Last week I received a loan unit of Microsoft’s latest video game console, the Xbox One X, touted as the world’s most powerful console. After months of hype, I was eager with anticipation and excitement to feel ‘true power’, another of Microsoft’s descriptions of the console.
Unfortunately, due to being extremely busy with various events and trips overseas, I haven’t been truly able to experience the full extent of the Xbox One X, and so this is simply a very basic first impressions and a review in progress of the Xbox One X.
Right out of the box, Xbox manages to impress with a slipcase with details on installation for the Xbox One X as well as information on Xbox Live and Xbox Game Pass. Then comes a rather stunning book with everything you need to know about the Xbox One X, its features and all the enhanced games on offer. As an Xbox fan, the book itself is quite a collectible (and rather pretty too I might add). Being a review unit, Xbox was kind enough to also include a whole lot of extra goodies, including a heap of fantastic games, some trial subscriptions to apps like Netflix and Mixer Pro and my personal favourite, a 4K UHD version of Planet Earth II.
The console is slim, much slimmer than the Xbox One S, and the svelte, matte-black finish does look good, but it’s hardly visually striking, compared to the white Xbox One S and its variants such as the Gears of War 4 or Minecraft editions. The console comes with a standard Xbox One controller, though revamped with added grooves around the back, providing for more grip, 2x Duracell AA batteries and an HDMI cable.
The Xbox One X was simple and easy to set up, and hooks up to a TV much like that of other consoles, with rear ports identical to that of the Xbox One S. In fact, even the power plug is the same. Therefore, if you’re updating from the S to the X, you simply need to swap one box to another. Upon startup, the Xbox One X powers up with the glorious Project Scorpio start up (sadly this is a one time thing when first setting up the console). As with the previous versions of the Xbox One consoles, an update is required, followed by general set up.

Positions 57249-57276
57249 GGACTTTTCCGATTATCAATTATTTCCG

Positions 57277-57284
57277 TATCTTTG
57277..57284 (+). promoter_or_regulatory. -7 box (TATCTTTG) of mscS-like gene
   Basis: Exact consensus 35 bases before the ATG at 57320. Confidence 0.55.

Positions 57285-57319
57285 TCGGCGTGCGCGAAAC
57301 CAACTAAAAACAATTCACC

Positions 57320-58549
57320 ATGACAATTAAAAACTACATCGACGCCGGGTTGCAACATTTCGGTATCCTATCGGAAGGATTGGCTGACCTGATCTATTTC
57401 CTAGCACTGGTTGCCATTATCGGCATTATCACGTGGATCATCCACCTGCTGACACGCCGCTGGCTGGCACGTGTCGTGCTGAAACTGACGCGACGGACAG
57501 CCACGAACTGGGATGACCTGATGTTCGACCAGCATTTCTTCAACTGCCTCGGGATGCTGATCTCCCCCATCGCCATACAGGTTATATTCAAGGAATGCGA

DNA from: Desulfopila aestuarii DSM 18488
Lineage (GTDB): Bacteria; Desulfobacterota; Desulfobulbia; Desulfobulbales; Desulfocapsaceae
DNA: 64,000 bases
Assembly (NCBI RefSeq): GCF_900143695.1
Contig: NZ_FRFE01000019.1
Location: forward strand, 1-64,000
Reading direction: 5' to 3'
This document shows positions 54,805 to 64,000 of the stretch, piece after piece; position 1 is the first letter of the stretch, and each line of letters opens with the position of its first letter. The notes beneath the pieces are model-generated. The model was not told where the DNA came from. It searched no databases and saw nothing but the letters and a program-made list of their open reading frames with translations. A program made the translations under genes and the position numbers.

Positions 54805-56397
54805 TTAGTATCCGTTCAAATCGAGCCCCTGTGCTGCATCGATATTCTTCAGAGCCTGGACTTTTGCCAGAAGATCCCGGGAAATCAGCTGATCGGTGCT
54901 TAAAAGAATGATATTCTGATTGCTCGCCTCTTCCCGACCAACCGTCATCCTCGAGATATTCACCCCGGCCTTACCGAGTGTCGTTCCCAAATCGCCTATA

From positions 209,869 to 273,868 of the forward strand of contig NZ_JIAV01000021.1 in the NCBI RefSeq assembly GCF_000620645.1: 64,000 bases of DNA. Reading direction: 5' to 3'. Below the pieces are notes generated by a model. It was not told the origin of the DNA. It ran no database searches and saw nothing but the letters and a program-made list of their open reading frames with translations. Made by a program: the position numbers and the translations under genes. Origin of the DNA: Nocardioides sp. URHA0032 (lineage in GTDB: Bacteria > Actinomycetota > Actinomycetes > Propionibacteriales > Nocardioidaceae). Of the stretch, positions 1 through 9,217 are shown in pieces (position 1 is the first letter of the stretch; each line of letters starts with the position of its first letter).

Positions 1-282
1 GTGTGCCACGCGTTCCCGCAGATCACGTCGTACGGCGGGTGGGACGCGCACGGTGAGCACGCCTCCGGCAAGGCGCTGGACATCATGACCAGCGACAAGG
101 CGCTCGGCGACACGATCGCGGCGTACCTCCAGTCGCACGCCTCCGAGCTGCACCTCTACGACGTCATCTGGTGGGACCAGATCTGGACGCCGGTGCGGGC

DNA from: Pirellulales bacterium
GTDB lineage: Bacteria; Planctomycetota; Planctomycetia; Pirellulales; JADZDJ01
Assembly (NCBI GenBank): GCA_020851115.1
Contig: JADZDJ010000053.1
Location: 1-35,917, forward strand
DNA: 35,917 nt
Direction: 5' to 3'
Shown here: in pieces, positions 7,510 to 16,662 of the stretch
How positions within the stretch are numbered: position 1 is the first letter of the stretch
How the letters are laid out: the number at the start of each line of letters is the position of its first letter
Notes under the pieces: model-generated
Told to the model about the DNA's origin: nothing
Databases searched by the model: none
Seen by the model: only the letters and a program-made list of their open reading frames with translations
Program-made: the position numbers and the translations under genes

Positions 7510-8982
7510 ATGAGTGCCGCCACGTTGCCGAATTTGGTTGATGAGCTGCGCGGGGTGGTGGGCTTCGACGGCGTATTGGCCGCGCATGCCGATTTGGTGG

Though the Xbox One X is said to have 1TB of storage, about 220GB is already used up. Transferring content from an old Xbox One or Xbox One S to the Xbox One X is relatively simple, with two different methods of transferring data. First, you can simply copy all of your games and content onto an external hard drive and then copy them from the hard drive to the Xbox One X, or, you can transfer content across via your Internet connection. It’s important to note that transferring is a time consuming process and can take hours to complete, depending on your Internet connection speeds, if you’re transferring via the direct method without an external hard drive.
We’re still in the process of transferring some of our enhanced titles and unfortunately do not currently own a 4K TV, so reviewing the enhanced titles on the Xbox One X may not be as heavily focused on the visual graphics and aesthetics. Though we’ll certainly try. Stay tuned for more as we enjoy the Xbox One X.